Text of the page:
Sep 22, 2002
WASHINGTON (AP) -- The Federal Aviation Administration will ask airlines to weigh some passengers and bags before they board 19-seat planes to find out whether current weight estimates are appropriate.
Investigators are exploring the possibility that too much weight contributed to the January 8 crash of a 19-seat Beech 1900 turboprop that killed 21 people in North Carolina.
Debby McElroy, president of the Regional Airlines Association, which is working with the FAA, told The Associated Press airlines are being asked to weigh passengers and bags once within a month at about a third of the airports used by aircraft that carry 19 passengers.
The directive will affect a total of about 200 Jetstream 31s, Metro 23s and Beech 1900s, she said.
The FAA scheduled a news conference Monday afternoon to announce the initiative.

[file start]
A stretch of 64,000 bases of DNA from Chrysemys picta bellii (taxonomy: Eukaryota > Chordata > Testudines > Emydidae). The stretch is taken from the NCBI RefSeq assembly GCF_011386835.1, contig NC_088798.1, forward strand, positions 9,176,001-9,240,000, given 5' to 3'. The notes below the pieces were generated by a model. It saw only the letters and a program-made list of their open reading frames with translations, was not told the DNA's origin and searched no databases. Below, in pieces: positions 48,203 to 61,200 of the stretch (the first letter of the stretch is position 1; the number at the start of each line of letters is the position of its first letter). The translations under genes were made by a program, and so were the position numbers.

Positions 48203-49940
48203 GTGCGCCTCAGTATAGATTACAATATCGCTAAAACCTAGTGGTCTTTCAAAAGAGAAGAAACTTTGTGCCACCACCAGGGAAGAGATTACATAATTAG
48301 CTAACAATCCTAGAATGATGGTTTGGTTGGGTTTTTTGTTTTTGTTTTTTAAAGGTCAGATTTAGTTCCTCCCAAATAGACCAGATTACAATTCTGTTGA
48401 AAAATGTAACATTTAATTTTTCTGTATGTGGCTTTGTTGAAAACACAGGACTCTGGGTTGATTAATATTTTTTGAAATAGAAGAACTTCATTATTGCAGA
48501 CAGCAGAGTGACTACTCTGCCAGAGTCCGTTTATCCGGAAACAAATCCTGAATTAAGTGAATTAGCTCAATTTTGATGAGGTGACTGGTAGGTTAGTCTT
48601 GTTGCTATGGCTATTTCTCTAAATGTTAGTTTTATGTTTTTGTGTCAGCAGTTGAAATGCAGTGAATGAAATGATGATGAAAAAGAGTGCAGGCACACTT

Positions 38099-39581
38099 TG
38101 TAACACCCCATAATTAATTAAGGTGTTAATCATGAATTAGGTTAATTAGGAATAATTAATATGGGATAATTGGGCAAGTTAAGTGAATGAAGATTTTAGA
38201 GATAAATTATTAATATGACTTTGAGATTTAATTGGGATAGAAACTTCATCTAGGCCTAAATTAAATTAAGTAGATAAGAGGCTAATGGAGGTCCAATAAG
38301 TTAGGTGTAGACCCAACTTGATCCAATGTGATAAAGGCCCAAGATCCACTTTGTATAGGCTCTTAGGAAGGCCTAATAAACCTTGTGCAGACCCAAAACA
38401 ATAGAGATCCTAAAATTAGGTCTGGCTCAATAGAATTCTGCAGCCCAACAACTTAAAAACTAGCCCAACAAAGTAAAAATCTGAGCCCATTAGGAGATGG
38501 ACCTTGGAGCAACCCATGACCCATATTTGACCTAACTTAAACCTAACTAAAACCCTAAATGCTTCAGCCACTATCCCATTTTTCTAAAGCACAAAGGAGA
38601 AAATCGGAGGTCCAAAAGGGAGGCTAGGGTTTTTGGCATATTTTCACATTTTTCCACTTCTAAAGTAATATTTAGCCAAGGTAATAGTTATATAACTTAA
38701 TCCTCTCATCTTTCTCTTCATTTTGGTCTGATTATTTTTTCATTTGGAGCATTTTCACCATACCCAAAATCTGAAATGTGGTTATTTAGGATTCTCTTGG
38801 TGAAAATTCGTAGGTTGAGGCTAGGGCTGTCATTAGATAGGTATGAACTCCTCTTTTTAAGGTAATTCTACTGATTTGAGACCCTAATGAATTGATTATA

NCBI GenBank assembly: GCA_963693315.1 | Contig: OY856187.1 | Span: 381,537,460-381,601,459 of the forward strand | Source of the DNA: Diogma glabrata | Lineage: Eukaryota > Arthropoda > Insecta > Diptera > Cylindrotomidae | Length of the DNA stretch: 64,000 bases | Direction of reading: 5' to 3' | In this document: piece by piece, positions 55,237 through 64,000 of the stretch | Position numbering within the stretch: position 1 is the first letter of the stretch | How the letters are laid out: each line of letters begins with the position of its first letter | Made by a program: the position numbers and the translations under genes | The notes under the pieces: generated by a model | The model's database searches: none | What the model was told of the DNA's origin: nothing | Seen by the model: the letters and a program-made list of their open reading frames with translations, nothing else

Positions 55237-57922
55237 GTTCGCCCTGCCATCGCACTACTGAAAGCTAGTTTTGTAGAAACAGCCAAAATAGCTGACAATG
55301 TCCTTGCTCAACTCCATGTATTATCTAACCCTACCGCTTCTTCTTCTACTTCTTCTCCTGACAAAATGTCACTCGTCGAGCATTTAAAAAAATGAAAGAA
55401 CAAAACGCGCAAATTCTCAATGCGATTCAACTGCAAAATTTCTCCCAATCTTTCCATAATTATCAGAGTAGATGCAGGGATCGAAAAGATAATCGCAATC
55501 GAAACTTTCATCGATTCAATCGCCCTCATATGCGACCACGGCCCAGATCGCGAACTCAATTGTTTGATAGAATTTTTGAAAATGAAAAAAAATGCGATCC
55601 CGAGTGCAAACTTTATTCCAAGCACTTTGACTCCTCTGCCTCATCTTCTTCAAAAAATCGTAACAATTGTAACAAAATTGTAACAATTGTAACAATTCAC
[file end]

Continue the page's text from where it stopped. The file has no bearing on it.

The FAA allows airlines to estimate that a male passenger flying in winter averages 175 pounds, including clothing and carry-ons, and that each checked bag weighs an average of 25 pounds.
They want to get a sense for whether those numbers are still appropriate, McElroy said.
Adult men averaged 180.7 pounds in 1994, the most recent year in which statistics from the Center for Disease Control and Prevention are available. And bags, particularly the popular wheeled versions, also have gotten larger.
People go out with these roll bags that weight 40 to 50 pounds, said David Stempler, president of the Air Travelers Association.
The maximum takeoff weight for the Beech 1900 that crashed in Charlotte is just over 17,000 pounds. The National Transportation Safety Board said the plane''s documentation shows it was within 100 pounds of that weight.
Investigators also are looking at weight distribution, which is just as important as total weight because it affects an aircraft''s center of gravity. Too many bags in the rear compartment or a few large people in the back could change a small plane''s center of gravity and make it more much difficult to fly.